Ki’tay Davidson is being honored as a Champion of Change for embodying the next generation of leadership within the disability community and his commitment to the promise of the Americans with Disabilities Act.
“It is our duty to fight, it is our duty to win. We must love each other and protect each other. We have nothing to lose but our chains.” – Assata Shakur
In a world where our environments are not designed to affirm diversity or natural human variation, people with disabilities are relegated to the sidelines and treated as though our existence is burdensome and inconvenient. Disabilities are often viewed as an “epidemic” or “illness” that requires “curing”. When individuals are told they should have been prevented or cured, how does that affect one’s perceived worth in society? How does that perpetuate exclusive environments? Undoubtedly, our society is designed for the able-bodied population and only this state of being has been normalized as “correct” and “ideal.”
However, when I reflect on the disability rights movement I am overwhelmed and in awe. The injustices of our society are institutional and it is easy to become complacent, fatigued or entitled; but our community’s ability to disrupt the dominant narrative by advocating unrelentingly is incredible.
Nevertheless, I challenge the extent to which we place the responsibility for advocacy on those designated as leaders or “champions.” Advocacy is not just a task for charismatic individuals or high profile community organizers. Advocacy is for all of us; advocacy is a way of life. It is a natural response to the injustices and inequality in the world. While you and I may not have sole responsibility for these inequities that does not alter its reality.
As such, today I am thankful. I am thankful for every ally and individual working, struggling and fighting to make this world a better place--thankful to any and everybody who realizes that this world is bigger than themselves, and who channels that awareness to “level the playing field.” These are people who can acknowledge their privilege and opportunity, and consciously and intentionally use their existence to transform communities. Change--radical change-- requires that we challenge the institutions and discourse that perpetuate oppression. It requires that we challenge ourselves.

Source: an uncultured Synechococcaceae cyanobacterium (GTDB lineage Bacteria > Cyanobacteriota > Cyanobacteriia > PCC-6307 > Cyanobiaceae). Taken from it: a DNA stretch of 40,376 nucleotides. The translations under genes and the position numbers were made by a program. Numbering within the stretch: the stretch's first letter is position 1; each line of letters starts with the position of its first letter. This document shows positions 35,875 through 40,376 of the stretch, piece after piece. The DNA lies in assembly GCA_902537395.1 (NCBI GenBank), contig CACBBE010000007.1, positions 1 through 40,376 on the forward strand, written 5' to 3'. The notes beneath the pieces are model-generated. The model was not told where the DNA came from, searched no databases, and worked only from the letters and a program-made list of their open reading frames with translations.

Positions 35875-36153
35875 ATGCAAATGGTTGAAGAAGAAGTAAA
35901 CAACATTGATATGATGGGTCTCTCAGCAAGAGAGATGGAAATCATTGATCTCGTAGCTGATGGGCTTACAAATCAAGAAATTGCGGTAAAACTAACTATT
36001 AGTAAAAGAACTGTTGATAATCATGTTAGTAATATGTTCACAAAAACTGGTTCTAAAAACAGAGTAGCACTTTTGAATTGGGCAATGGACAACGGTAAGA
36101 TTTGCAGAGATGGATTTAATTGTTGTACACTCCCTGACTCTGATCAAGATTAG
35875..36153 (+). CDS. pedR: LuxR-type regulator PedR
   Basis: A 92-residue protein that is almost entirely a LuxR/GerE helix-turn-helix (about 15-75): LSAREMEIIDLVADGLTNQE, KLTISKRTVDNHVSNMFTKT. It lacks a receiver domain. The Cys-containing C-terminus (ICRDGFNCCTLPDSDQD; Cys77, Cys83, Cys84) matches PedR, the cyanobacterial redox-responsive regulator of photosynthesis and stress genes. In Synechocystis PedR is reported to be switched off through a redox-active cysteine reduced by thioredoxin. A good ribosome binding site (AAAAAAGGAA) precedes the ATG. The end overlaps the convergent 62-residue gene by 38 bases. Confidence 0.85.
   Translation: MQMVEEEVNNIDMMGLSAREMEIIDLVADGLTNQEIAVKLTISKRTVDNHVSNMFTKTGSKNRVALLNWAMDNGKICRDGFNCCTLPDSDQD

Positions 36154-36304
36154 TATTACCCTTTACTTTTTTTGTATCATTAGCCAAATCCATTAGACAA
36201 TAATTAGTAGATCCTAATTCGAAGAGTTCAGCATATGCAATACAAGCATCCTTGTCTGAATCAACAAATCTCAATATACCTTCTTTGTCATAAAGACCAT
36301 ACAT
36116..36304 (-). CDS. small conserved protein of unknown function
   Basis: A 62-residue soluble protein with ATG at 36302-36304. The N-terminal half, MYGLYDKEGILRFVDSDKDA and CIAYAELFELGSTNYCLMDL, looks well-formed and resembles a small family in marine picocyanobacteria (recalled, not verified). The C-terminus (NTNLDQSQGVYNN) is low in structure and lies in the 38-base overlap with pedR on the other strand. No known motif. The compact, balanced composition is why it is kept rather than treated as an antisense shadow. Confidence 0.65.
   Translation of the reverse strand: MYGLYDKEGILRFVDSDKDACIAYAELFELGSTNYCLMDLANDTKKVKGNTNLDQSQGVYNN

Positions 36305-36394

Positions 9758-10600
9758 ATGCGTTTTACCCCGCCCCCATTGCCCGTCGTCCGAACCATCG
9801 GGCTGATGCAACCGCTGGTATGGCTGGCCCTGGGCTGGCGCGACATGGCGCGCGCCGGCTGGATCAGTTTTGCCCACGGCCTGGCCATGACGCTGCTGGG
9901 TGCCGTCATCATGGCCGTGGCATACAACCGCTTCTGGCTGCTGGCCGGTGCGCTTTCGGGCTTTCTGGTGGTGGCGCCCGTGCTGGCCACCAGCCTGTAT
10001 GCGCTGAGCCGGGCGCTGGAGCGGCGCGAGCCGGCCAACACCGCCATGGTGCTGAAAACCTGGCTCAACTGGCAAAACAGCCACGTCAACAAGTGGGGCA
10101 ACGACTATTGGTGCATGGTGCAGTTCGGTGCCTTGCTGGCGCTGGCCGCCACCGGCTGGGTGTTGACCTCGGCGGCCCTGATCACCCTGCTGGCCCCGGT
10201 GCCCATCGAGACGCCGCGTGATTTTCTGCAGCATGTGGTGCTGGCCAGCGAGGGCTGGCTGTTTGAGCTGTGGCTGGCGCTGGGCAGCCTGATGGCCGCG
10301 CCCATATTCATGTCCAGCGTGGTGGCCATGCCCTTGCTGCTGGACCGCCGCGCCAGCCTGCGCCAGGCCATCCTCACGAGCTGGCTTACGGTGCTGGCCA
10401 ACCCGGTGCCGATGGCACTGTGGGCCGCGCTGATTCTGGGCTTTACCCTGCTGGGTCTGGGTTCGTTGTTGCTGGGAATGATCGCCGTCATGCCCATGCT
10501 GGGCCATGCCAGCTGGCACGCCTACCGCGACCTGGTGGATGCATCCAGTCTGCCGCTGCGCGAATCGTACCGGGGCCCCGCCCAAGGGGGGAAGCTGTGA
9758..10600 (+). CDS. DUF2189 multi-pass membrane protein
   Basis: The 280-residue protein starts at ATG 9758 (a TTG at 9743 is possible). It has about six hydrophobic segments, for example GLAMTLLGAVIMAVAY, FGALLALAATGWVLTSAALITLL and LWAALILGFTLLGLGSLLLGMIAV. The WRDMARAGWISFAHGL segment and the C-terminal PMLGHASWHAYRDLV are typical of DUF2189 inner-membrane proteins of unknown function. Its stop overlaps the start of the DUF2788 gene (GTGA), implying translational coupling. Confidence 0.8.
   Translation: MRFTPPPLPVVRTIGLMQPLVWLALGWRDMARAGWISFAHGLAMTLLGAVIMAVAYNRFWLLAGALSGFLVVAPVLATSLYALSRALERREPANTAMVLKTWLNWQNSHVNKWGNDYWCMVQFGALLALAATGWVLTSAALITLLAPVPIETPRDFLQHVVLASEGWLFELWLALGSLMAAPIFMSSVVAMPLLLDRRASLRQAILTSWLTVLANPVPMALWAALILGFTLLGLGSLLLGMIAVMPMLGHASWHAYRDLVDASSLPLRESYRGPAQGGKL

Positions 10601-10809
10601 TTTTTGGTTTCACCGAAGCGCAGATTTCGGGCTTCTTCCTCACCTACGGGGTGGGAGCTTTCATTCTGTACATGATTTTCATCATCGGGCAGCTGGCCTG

I may have earned a prestigious award, but today it is not really about me. It is about the community and I am simply a singular representative of thousands of people who give their hearts and their time to living a life of transformation.
“Radical simply means grasping at the root.”
I have always loved this quote and today it still rings true. Thank you for grabbing at the root, for being champions of your community. Thank you to all the champions who came before me, to those I have met, and to those who I have yet to meet. Thanks to those champions who have encouraged, listened, affirmed, fought and loved, alongside our beautiful community. Together, we have made change and will continue to make change. There are many chains that need to be broken. We all know it. I support you and welcome you to hold me accountable as we hold all of ourselves accountable to facilitating inclusive and loving environments for all.
Ki’tay Davidson is a social justice advocate and innovationist.